Games Review: PES 2019 (PS4, 2018) is made of Magic Moments

Pro Evolution Soccer has always been appreciated by fans for its uncompromising, detailed and rewarding structure and gameplay; and with PES 2019 the series continues this tradition. Thanks to some fantastic overall gameplay, admirable presentation and slight adjustments to modes PES 2019 may scratch that football itch as a valid alternative to the wildly popular FIFA series. It’s easy to see why one is more popular than the other, with the long standing licensing issues the PES series has endured, but to those football fans that are open to alternatives, you can find myriad options and experiences here.

The PES series has always been a quiet achiever against EA’s rock-and-roll FIFA, and fans will be glad to know that PES 2019 maintains its strong focus on realism. Being a FIFA fan myself, I honestly found it quite difficult to adjust at first, as the gameplay was tougher and more realistic, but oh-so-rewarding in the end. Players feel weighty, and handle the ball in such a way that feels grounded and responsive; the way a normal person would react. Fast players still take time to turn, and great defenders really snuff out those sneaky attackers like Messi, as their physical efforts can be felt both on screen and in the palm of your hand.

The newest addition, however, is Magic Moments, an RPG-like addition that adds certain statistical buffs and abilities to certain players on a team. These aren’t necessarily number-based or derived from a player’s overall rating, but more as a sort of X-factor, a certain quality that players bring as an additional layer to the overall team. Certain strikers may be prone to bullet-like shots; while captains may give an added stamina boost to those around them, or certain substitution players have a higher chance of scoring when subbed on in the second half. It’s interesting to see this change and direct portions of the game as you find yourself invested more in certain players knowing that they have a stake in the game at hand. You are no longer looking at the team as who is faster, slower, stronger or weaker, but more who has that magical quality to take a game onto their own shoulders, in which you’ll find some real life counterparts share that same quality. But if you’re still into your traditional stats, you can find them in all their complex and detailed glory too.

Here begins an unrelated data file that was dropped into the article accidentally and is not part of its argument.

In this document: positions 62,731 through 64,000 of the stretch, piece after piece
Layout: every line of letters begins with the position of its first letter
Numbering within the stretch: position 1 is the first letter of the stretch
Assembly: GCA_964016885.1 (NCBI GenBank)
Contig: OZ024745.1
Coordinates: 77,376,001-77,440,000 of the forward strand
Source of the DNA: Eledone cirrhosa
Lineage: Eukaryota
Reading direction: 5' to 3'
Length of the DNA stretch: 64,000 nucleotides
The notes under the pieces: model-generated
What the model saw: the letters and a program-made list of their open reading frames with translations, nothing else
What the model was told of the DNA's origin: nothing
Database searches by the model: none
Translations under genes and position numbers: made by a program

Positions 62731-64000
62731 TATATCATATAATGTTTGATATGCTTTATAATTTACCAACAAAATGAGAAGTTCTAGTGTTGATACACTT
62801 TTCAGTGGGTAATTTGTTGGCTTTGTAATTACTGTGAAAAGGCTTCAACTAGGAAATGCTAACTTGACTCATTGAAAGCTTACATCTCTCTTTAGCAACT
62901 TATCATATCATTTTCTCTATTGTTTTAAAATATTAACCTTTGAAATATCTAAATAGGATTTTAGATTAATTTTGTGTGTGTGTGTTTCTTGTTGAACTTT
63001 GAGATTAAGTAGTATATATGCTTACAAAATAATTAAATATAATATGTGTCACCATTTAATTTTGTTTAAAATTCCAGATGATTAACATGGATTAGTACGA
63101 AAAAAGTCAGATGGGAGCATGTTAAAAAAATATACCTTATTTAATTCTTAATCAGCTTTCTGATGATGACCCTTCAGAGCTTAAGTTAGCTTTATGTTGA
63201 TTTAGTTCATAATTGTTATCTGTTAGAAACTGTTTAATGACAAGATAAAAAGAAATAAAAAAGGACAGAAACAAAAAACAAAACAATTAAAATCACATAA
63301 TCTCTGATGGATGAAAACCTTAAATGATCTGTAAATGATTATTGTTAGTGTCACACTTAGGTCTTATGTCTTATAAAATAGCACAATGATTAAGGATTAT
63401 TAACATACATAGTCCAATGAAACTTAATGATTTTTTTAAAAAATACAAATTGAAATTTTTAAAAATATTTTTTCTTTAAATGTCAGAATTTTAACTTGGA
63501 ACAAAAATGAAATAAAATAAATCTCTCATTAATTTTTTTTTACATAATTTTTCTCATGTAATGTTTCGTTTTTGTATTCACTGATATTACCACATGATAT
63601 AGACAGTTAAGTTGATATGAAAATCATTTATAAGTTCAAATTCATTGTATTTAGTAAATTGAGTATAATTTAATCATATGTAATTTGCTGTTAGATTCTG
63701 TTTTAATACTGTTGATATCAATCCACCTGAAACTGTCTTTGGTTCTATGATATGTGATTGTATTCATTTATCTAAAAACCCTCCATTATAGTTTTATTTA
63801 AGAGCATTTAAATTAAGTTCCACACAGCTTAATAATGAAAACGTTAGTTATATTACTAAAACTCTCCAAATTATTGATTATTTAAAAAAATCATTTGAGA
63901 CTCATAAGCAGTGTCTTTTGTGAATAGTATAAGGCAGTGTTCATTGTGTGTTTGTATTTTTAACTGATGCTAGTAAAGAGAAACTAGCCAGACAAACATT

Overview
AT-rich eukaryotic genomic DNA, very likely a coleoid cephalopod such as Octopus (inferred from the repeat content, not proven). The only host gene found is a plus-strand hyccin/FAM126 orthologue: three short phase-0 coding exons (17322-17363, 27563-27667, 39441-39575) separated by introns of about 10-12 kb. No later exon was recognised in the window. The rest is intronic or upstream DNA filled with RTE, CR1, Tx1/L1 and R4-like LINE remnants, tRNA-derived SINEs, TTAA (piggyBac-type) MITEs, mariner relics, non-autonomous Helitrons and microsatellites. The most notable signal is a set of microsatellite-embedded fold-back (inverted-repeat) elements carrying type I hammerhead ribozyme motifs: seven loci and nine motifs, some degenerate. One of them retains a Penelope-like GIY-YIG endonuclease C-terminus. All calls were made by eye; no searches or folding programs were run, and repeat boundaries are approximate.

PES 2019’s main game modes are back and interesting enough to both fans and newcomers alike, but really provide enough of a change to keep you around long term. Apart from your normal kick-off exhibition modes, players can take part in both online and offline seasons, create a player and take them through the ranks, or partake in myclub, the PES alternative to FIFA’s My Team mode. While this mode functions very much the same as the aforementioned FIFA counterpart, I was glad to see it wasn’t as money hungry and slightly more diverse, offering weekly challenges and constantly updated rankings within the PES League, so you can keep tabs on all the beatdowns you offer your opponents. While these modes naturally break the bank thanks to the endless hole micro transactions seem to throw you in, so not fear, myclub points can be earned by simply completing tasks in the myclub Records menu, although this naturally takes more of your time compared to the good old “can I borrow 20 bucks” method. All in all, the mode is functional and rewarding as it’s ever been, but not different enough to reinvent the wheel. Sadly, this goes for both the regular league modes and career modes.